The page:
"What you are looking at is a maturation in the progressive community," Henderson continued. "What we're trying to do is take into account the different audiences that we must appeal to in winning the hearts and minds of the American people."
Progress for America has stuck to the Bush administration's message on Roberts. On July 20, the day the nomination was announced, the group that got its start by helping to elect George W. Bush launched what it described as a $1 million television, radio, e-mail and grass-roots ad campaign titled simply "Brilliant." With a photo of Roberts on the screen, and later footage of him and Bush, the television ad cited his credentials -- including having argued 39 cases before the Supreme Court -- and touted how colleagues praise his "integrity" and "fair-mindedness." The 30-second TV ad then called for a "fair up-or-down vote" on the nomination. It aired nationally for a week on networks including CNN, Fox, MSNBC and the ABC, CBS and NBC Sunday morning talk shows.
There are no immediate plans for another ad at the moment, says spokesman Jessica Boulanger. Like its liberal counterparts, who have taken their energy to constituents outside the Beltway this month, Progress for America has shifted its focus to legislators while they're back in their home districts.
"They are doing everything from hosting evenings to letter campaigns and talk radio, as well as setting up meetings with senators while they are back home in their states," Boulanger said.
That doesn't mean future ads have been ruled out, though.
"We have resources and are prepared to allocate them, if necessary, to defend Roberts from dishonest attacks with paid radio and TV advertising. We've pledged $18 million for ads and grass-roots efforts," she said, but "we will be perfectly happy not spending anywhere near that amount."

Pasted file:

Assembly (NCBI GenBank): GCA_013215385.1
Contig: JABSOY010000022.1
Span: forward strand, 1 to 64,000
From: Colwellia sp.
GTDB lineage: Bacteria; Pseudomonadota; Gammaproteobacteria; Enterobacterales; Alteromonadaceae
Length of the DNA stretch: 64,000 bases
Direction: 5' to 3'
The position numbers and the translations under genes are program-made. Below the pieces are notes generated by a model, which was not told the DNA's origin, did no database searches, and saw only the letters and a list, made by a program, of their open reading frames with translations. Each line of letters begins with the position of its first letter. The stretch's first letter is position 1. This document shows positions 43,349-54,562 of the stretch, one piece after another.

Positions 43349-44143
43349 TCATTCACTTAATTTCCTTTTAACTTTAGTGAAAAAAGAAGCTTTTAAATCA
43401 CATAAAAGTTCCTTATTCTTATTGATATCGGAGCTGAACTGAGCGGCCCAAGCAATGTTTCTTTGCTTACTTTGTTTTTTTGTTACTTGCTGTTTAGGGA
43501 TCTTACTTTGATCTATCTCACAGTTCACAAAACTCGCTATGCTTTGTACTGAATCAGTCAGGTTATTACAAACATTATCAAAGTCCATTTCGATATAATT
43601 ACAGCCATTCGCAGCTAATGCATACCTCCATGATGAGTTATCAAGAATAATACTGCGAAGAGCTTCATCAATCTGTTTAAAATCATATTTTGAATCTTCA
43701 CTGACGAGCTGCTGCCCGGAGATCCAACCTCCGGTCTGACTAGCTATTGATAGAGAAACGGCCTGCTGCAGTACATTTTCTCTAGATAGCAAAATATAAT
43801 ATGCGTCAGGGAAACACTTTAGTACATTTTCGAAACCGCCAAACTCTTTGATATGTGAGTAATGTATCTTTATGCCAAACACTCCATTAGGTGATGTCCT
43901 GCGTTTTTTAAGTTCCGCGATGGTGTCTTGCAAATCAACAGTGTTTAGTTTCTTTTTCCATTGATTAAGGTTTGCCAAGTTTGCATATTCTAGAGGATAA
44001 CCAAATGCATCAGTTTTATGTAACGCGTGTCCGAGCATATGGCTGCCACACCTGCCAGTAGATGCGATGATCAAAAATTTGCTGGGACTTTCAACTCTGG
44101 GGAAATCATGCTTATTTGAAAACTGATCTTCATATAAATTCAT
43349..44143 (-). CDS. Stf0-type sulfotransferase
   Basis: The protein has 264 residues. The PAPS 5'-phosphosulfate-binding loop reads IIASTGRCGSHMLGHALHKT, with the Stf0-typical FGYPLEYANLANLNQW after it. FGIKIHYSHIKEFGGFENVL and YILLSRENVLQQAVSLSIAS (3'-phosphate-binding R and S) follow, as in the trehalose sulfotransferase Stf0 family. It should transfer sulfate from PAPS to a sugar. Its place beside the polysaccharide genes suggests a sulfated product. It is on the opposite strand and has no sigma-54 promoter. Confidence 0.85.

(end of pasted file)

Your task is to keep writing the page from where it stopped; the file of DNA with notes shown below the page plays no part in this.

Confirmation hearings on Roberts are set to begin on Sept. 6, and until then, left-of-center groups will be looking for some nugget on which to hang their opposition, and their opponents will be poised to respond.
"It's very hard for the groups that might want to oppose this nomination to get anything to wrap their arms around," says Evan Tracey, chief operating officer of TNS Media Intelligence/Campaign Media Analysis Group, which researches political and public affairs advertising. "You need something really to go against somebody. . . . If you are Pepsi, you need a slogan. . . . If you are against Judge Roberts, you have to be against him for a reason. . . . It's been keeping the ad war around the nomination somewhat tame to date."
"There is no one issue or one memo or one bit of writing that has triggered opposition from groups that I can see," says FactCheck's Jackson. "There's nothing that has really lent itself to a really good 30-second attack. . . . It may happen when things come closer . . . [but] the way to attack has not jelled in any of the minds of the opponents."
Like FactCheck, TNS has had to scale back its expectations.
"It wouldn't have surprised me at all before we had this nominee to see a floor of $30 million spent" on ads, says Tracey. "Now I would say that that might be a ceiling. And it may even be less than that.
"Short of an election, this is the best thing out there right now. This is going to lead the news every night, and groups are going to want to be involved. . . . It helps raise their profiles, and that helps of course with their fundraising."
Jackson, citing Social Security ad campaigns as a recent example of the permanence of non-electoral, paid political media ads, said, "All this institutional energy is just getting rolled over into a permanent political campaign. We may not see it in this particular judicial fight, but that doesn't mean we are not going to see it" again.